The waiting is finally over, and your new baby is here! The arrival of a new baby is a very exciting time. It is also a time for getting used to a new person in your life. You may feel both excited and nervous about caring for your newborn.
Today, most healthy, full-term newborns and their mothers go home from the hospital within 48 hours of birth. When you first get home, meeting your newborn’s basic needs can seem overwhelming. Your baby will need around-the-clock help with nutrition, breathing, bowel and bladder functions, as well as keeping his body temperature normal. Don’t panic—it takes a little time to learn how to look after a newborn and to get used to being a parent with a new baby.
While you are getting to know your newborn, it is common to wonder if your newborn’s actions or habits are healthy and “normal,” especially if this is your first baby. Keep in mind, “normal” covers a wide range. Just the fact that you are at home with your baby means your baby has been checked carefully and no problems are expected. However, an important part of caring for your newborn for the first few weeks is deciding what is healthy or “normal” and when to seek medical advice or care.
The purpose of this booklet is to give you basic guidelines, not medical advice. No one should be directing the medical care of your newborn except your pediatrician or someone from your pediatrician’s office. During the first few weeks, many mothers worry about “what is healthy and normal” and when to call the pediatrician. Hopefully, this booklet will make you a little more certain about what is normal and what should be checked-out with your baby’s doctor.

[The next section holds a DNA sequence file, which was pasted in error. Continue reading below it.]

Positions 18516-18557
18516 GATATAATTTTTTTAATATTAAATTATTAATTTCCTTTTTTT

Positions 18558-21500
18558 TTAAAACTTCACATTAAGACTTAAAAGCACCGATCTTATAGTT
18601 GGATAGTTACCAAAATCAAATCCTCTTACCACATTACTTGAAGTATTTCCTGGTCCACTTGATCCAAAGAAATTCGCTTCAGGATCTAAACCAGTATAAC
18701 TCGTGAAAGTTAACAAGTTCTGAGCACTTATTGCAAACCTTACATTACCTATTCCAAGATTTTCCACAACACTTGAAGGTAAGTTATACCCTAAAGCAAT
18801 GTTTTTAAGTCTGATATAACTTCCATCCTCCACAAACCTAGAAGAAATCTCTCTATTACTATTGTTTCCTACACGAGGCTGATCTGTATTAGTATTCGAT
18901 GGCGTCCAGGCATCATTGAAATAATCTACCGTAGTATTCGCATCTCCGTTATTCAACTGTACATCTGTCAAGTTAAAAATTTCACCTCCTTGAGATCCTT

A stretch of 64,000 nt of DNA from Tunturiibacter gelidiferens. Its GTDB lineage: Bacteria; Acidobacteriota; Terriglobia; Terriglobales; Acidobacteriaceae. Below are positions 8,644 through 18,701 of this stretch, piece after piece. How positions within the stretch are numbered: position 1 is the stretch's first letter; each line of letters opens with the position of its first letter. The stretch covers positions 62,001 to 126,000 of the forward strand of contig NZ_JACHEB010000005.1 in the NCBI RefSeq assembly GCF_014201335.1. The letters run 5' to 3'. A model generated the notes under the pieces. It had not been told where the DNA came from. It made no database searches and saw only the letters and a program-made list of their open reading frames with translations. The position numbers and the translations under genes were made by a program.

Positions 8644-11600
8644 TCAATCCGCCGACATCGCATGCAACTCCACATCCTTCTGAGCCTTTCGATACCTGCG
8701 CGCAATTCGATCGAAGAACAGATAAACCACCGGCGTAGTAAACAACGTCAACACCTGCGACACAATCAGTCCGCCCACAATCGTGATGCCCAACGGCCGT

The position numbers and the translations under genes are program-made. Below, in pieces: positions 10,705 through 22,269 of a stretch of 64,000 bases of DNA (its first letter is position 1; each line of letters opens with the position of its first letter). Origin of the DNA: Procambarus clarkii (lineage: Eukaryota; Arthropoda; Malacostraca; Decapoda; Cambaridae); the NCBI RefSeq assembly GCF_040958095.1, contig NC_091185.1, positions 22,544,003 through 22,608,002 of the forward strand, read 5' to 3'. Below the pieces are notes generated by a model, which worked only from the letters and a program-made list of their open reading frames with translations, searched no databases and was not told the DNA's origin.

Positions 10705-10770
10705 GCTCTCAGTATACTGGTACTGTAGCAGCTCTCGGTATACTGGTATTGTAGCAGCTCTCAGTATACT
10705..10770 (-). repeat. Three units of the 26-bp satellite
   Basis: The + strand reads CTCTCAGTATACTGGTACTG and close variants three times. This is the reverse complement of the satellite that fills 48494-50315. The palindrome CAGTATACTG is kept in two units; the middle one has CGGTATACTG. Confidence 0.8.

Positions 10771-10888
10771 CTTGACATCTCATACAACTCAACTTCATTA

For purposes of this booklet:
• the guidelines in this booklet apply to a healthy, full- term baby up to one month old.
• the “doctor bag” marks pages that refer you to your pediatrician.
• “call your pediatrician” means call during office hours, or it may be okay to wait and call as soon as the doctor’s office opens the next morning.
• “call your pediatrician right away” means call now—even if it’s 2 o’clock in the morning.
Unless your pediatrician tells you otherwise, use the guidelines in this booklet when trying to decide “should I or shouldn’t I call”. When in doubt, check it out! If it’s Friday afternoon and you are worried about your baby—call your baby’s doctor. It will give you peace of mind for the weekend.
Caring For Your Newborn
Table of Contents
Caring Begins at Birth
Your Newborn’s Hospital Check-up
Ten Fingers and Ten Toes
Special Care for Your Newborn
When Your Newborn Cries
Changing Your Newborn’s Diaper
Feeding Your Newborn – breast or bottle feeding
Feeding Your Newborn – spit ups, weight gain, BMs
Bathing Your Newborn
Dressing Your Newborn
Shhh!! We’re Sleeping
Keeping Your Baby Safe
Your Newborn’s Admirers
Taking Your Newborn Out
If Your Newborn Gets a Cold
If You Have Questions
When to Call Your Pediatrician
Take Care of Yourself, Too